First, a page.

When 5 Nov 2011 - 14 Sep 2012
Where MetroTech Center
Downtown Brooklyn
New York, NY
United States

YOUNG-HAE CHANG HEAVY INDUSTRIES, The Struggle Continues, 2007/2011. Courtesy of the artists and Public Art Fund

November 5 2011 – September 14 2012

Press Release:

Public Art Fund presents A Promise is a Cloud, an exhibition on view November 5, 2011–September 14, 2012 at MetroTech Center featuring work by four young, international artists: Ohad Meromi, Adam Pendleton, Erin Shirreff, and YOUNG-HAE CHANG HEAVY INDUSTRIES.

Like the atmospheric transformation of a cloud into rain, some works of art have the potential to change their form and meaning. Organized by Public Art Fund Associate Curator Andria Hickey, the show borrows its title from the proverb, “a promise is a cloud, fulfillment is rain” and explores the notion of potentiality in works that incorporate a capacity for transformation—either in their form, process, or visual language.

Extending from the MetroTech Commons toward Jay Street and Flatbush Avenue, the exhibition raises questions about language and subjectivity that reach beyond the plaza. Adam Pendleton’s new commission furthers the artist’s “Black Dada” project, a long-term exploration pairing two concepts, Dada and the notion of “black” as an open-ended signifier. Giving form to a complex exchange of language, performance, and radical politics, Pendleton will install 16 large, silver, black, and white flags along the axis of the Myrtle Promenade. Each flag features a unique and increasingly abstract design derived from the visual language of Pendleton’s “Black Dada” and disrupts the traditional function of the flag as a recognizable and authoritative symbol.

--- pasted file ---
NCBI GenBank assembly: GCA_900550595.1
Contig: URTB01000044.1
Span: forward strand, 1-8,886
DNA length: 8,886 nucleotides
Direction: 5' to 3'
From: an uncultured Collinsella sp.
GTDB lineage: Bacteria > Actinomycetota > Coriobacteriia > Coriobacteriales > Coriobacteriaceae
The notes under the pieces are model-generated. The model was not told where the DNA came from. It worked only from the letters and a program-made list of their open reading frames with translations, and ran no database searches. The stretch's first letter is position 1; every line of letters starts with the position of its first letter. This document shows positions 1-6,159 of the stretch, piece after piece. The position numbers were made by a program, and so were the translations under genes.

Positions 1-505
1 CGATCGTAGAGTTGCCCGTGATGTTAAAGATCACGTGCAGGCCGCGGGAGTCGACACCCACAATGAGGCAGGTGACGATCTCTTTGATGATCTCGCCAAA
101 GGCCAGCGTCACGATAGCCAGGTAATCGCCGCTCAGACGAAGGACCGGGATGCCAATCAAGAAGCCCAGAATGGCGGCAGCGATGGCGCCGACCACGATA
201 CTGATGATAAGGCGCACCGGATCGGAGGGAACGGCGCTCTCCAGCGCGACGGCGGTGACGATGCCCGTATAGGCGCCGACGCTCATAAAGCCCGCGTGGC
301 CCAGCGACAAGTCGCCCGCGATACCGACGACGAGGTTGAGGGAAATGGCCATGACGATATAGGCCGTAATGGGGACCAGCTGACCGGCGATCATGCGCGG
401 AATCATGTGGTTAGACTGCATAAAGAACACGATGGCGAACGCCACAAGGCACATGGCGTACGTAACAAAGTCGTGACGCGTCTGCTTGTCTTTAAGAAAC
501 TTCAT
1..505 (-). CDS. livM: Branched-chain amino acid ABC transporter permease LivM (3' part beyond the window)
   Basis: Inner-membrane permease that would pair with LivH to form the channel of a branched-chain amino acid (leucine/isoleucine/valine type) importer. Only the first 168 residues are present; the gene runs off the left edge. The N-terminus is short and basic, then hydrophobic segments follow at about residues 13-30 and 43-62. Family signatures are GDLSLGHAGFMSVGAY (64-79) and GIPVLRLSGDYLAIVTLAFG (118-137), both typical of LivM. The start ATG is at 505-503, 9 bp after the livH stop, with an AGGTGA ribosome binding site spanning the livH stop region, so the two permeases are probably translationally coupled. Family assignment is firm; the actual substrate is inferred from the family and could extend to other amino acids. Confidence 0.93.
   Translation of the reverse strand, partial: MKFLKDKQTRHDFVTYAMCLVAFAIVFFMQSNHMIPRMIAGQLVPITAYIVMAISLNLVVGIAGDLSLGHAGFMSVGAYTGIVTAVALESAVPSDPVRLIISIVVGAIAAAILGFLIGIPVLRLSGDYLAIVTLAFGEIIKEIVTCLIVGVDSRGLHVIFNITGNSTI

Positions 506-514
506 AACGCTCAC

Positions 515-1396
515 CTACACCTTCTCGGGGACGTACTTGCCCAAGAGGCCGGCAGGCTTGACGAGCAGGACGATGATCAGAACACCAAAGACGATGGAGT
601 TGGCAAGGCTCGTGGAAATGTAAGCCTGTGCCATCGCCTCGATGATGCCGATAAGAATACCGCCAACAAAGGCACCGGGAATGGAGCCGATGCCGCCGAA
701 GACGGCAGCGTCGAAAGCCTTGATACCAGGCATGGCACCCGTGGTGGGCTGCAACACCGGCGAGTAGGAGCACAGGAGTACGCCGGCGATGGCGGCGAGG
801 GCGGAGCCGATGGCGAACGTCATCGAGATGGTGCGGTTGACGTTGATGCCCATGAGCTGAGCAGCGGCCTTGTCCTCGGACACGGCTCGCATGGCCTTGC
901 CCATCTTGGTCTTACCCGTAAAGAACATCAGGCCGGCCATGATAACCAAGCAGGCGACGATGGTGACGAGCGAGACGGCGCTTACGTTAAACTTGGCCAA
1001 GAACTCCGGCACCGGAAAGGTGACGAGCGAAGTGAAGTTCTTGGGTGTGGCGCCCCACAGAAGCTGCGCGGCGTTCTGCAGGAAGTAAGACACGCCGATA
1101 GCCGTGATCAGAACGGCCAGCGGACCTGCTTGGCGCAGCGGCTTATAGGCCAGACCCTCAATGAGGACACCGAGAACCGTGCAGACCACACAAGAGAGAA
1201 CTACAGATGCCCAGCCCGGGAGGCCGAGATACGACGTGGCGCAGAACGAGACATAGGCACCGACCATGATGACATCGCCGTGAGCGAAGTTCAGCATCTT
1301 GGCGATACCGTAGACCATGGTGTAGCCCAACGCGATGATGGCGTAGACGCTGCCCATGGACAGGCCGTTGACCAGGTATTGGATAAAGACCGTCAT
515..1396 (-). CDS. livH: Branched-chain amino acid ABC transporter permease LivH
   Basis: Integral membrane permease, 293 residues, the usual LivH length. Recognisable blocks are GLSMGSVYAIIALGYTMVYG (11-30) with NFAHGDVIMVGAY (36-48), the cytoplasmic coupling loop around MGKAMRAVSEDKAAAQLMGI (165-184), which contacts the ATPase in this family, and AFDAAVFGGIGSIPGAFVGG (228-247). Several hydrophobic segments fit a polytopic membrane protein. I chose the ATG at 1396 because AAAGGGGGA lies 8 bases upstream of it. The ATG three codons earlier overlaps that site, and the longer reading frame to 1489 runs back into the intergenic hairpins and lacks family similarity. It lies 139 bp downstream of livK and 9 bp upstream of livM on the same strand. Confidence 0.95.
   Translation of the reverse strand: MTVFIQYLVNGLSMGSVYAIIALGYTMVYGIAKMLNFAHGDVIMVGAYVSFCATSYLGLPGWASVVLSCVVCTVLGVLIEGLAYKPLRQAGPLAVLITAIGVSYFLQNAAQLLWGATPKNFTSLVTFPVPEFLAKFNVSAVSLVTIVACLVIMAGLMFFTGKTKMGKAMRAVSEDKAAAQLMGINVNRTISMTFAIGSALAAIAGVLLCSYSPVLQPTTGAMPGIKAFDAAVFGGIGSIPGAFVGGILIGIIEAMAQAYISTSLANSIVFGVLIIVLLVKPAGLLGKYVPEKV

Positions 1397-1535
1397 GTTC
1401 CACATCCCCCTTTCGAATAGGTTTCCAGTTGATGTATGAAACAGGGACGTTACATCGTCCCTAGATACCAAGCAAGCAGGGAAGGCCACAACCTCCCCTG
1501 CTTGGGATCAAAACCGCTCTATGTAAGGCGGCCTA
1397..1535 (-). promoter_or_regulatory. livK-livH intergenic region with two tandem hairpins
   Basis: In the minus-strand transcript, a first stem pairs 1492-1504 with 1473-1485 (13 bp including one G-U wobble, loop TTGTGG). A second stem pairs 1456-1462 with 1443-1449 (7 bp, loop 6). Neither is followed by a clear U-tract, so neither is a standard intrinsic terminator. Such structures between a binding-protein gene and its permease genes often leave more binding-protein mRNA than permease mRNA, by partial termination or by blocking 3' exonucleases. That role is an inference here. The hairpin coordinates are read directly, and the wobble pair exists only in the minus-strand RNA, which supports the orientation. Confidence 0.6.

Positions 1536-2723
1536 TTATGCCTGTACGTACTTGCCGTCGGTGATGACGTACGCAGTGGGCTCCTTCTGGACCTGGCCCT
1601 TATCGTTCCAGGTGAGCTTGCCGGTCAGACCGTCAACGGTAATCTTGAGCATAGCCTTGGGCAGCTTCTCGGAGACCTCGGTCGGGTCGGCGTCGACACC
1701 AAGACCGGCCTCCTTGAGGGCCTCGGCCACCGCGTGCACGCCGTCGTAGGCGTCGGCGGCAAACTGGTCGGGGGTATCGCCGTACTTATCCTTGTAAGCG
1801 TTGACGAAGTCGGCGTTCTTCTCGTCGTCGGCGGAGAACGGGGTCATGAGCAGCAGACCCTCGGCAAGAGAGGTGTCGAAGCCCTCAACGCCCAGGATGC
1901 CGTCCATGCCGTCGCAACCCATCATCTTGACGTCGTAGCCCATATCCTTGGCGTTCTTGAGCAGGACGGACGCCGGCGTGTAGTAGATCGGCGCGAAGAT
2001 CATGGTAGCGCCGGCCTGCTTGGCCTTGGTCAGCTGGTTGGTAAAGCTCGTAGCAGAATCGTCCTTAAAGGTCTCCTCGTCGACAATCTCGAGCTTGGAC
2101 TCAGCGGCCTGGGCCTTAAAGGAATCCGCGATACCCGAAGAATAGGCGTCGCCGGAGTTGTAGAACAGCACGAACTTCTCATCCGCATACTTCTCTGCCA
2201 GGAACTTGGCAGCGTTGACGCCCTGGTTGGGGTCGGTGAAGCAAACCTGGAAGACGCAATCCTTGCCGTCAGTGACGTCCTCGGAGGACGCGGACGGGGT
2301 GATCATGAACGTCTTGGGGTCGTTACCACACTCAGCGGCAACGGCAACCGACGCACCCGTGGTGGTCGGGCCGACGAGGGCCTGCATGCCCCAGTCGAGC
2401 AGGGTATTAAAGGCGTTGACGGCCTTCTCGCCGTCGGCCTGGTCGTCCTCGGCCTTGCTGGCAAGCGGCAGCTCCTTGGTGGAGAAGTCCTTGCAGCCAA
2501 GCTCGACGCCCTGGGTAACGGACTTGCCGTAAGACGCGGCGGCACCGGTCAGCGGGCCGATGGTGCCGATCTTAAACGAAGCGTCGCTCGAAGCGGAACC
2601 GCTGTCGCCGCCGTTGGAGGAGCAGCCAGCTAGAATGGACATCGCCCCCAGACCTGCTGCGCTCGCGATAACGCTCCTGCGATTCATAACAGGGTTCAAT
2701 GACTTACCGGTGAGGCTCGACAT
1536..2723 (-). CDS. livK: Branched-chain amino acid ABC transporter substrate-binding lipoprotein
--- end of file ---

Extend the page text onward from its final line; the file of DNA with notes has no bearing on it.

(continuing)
Similarly subversive, YOUNG-HAE CHANG HEAVY INDUSTRIES creates web-based Flash animations using Monaco type and jazz music to compose arresting narratives that are at once sardonic and political. Installed conspicuously on a screen in the MetroTech Commons, YHCHI’s work flashes seemingly political declarations into the corporate plaza at a manic pace. However, as the animation unfolds, it becomes clear that statements of the struggle concern not only issues of class, freedom, and equality but also the most human of experiences—love.

Two new works commissioned for the exhibition foreground the idea of time and transformation and will be physically altered during the course of the show. Ohad Meromi’s large-scale, constructivist, modular sculpture will be activated during two scheduled events in the spring and summer of 2012. Led by the artist, members of the public will move the 13 conical aluminum forms throughout the plaza, animating both the work and the exhibition site. Likewise, Erin Shirreff’s premier public artwork investigates the translation of objects from two-dimensional to three-dimensional forms. This new commission, Sculpture for Snow (2011), expands upon her 2006 video, Sculpture Park (Tony Smith) involving several iconic Tony Smith sculptures. The new work transforms the maquette into a life-size form and extends the artist’s ongoing investigation of the formal relationship between objects, images, and time. The texture and surface of this sculpture literally incorporate the weather into the work’s onsite evolution and will be transformed by the natural elements, gathering snow and rain throughout the yearlong installation and changing how we experience the work.

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